Where M represents a silicon atom, R1, R2 and R3 may be the same or different, preferably the same, and may represent a hydroxy group or an optionally-substituted, especially an unsubstituted, alkyl group. R4 preferably represents an optionally-substituted alkyl group. In one class of compounds, R4 may represent an alkyl group substituted by a group —S(O)x(OH)y as described above. In another class of compounds, R4 may represent an alkyl group substituted by a group Rf —(Y)m—(X)n— wherein X represents —NR5— wherein R5 represents a hydrogen atom or an optionally-substituted, especially an unsubstituted, alkyl group; n represents 0 or 1; Y represents an oxygen atom or a sulphinyl, sulphonyl or carbonyl group; m represents 0 or 1; and Rf represents a fluoroaliphatic group, suitably having 3 to 10 carbon atoms.

A preferred compound of general formula I where M represents a titanium atom is

Compounds of general formula I which include a silicon atom and which fall within the scope of the present invention include chloromethylmethylsilanediol, methylvinylsilanediol, dichloromethyldimethylsilanol, chloromethyldimethylsilanol, ethylmethylsilanediol, ethoxymethylsilanediol, dimethoxymethylsilanol, trimethylsilanol, divinylsilanediol, methyl-3,3,3-trifluoropropylsilanediol, allylmethylsilanediol, dimethylvinylsilanol, 3-chloropropylmethylsilanediol, diethylsilanediol, methylpropylsilanediol, diethoxysilanediol, 3-cyanopropylmethylsilanediol, allyldimethylsilanol, 3-chloropropyldimethylsilanol, butylmethylsilanediol, dimethylpropylsilanol, dimethylisopropylsilanol, diphenylsilanediol, diallylsilanediol, 3-cyanopropyldi methylsilanol, methylpentylsilanediol, triethylsilanol, tert-butyldimethylsilanol, tri-ethoxysilanol, methylphenylsilanediol, dimethylphenylsilanol, cyclohexylmethylsilanediol, hexylmethylsilanediol, phenylvinylsilanediol, 6-methyldihydroxysilyl-2-norbornene, 2-methyldihydroxysilylnorbornene, 3-methacryloxypropylmethylsilanediol, heptylmethylsilanediol, dibutylsilanediol, allylphenylsilanediol, methylphenylvinylsilanol, 3-chloropropylphenylsilanediol, methy-β-phenethylsilanediol, benzyldimethylsilanol, 2-(4-cyclohexenylethyl)methylsilanediol, methyloctylsilanediol, tripropylsilanol, tert-butylphenylsilanediol, dimethyloctylsilanol, decylmethylsilanediol, methyldiphenylsilanol, dihexylsilanediol, tributylsilanol, diphenylmethylsilanol, dodecylmethylsilanediol, diphenylvinylsilanol, trihexylsilanol, methyloctadecylsilanediol, dimethyloctadecylsilanol, tribenzysilanol, docosylmethylsilanediol, 1,2-bis(methyldihydroxysilyl)ethane, 1,1,3,3-tetramethyl-1,3-dihydroxysiloxane, 1,2-bis(dimethylhydroxysilyl)ethane, 1,4-bis(dimethylhydoxysilyl)benzene, 1,3-dihydroxytetraisopropyldisiloxane, cis-(1,3,5,7-tetrahydroxy)-1,3,5,7-tetraphenylcyclotetrasiloxane, etc. Among them preferable ones are diphenylsilanediol, triphenylsilanol, and cis-(1,3,5,7-tetrahydroxy)-1,3,5,7-tetraphenylcyclotetrasiloxane.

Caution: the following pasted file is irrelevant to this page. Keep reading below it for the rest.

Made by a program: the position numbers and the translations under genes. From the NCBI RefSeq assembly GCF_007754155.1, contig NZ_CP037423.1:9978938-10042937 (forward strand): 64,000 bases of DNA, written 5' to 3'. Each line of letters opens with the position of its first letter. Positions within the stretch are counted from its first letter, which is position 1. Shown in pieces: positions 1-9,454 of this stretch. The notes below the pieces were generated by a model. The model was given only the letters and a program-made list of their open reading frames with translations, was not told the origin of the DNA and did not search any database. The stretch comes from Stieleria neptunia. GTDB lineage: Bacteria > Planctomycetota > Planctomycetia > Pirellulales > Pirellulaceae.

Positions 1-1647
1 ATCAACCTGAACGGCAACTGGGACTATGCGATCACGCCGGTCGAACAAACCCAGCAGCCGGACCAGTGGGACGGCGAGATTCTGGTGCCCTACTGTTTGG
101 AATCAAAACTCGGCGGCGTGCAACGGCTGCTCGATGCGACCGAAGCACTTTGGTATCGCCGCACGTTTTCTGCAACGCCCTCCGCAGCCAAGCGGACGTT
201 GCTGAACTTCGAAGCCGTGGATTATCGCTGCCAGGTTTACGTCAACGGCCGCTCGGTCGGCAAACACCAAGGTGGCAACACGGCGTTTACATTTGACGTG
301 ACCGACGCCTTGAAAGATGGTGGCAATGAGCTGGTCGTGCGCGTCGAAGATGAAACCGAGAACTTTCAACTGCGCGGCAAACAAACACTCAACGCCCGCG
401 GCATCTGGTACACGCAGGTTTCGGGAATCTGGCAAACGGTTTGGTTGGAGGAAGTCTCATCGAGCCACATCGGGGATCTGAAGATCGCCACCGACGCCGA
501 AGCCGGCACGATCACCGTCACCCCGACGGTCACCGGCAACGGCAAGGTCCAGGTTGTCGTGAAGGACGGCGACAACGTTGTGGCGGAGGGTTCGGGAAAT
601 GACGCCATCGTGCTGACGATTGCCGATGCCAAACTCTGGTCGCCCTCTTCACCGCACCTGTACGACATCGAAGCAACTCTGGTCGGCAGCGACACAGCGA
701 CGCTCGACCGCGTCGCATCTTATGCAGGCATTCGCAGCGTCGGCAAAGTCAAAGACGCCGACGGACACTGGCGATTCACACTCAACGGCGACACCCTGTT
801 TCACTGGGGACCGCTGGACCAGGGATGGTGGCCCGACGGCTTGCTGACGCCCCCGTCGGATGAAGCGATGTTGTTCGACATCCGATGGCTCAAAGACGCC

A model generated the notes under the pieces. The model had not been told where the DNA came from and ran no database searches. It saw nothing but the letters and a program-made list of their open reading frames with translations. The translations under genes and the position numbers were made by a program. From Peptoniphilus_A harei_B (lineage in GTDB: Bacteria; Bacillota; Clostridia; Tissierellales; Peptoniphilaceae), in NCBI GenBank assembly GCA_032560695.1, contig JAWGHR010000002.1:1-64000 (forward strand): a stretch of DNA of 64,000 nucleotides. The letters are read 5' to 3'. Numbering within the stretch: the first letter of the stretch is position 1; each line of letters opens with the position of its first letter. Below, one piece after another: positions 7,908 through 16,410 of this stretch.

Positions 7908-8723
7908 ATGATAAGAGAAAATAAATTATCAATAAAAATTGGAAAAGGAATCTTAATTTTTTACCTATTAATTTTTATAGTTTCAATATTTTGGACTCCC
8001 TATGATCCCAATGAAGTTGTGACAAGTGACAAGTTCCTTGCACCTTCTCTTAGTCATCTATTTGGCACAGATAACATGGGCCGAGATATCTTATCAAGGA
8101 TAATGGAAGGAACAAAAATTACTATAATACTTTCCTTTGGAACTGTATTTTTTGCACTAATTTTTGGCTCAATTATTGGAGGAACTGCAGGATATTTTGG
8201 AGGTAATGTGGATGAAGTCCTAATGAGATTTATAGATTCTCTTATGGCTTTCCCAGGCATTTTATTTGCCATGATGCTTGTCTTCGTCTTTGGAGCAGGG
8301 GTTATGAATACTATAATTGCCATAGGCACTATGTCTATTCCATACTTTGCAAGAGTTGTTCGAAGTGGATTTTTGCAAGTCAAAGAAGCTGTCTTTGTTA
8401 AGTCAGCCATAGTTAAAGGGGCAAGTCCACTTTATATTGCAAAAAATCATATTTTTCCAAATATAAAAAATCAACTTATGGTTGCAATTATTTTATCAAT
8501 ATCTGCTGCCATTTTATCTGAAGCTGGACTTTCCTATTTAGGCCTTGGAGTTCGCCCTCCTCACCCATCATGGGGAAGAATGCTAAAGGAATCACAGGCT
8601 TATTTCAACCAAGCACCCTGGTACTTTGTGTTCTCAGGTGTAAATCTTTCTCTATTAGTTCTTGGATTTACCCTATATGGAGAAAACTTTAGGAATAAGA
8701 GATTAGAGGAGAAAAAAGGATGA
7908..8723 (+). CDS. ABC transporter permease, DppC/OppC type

Preferred compounds of general formula I which include a silicon atom include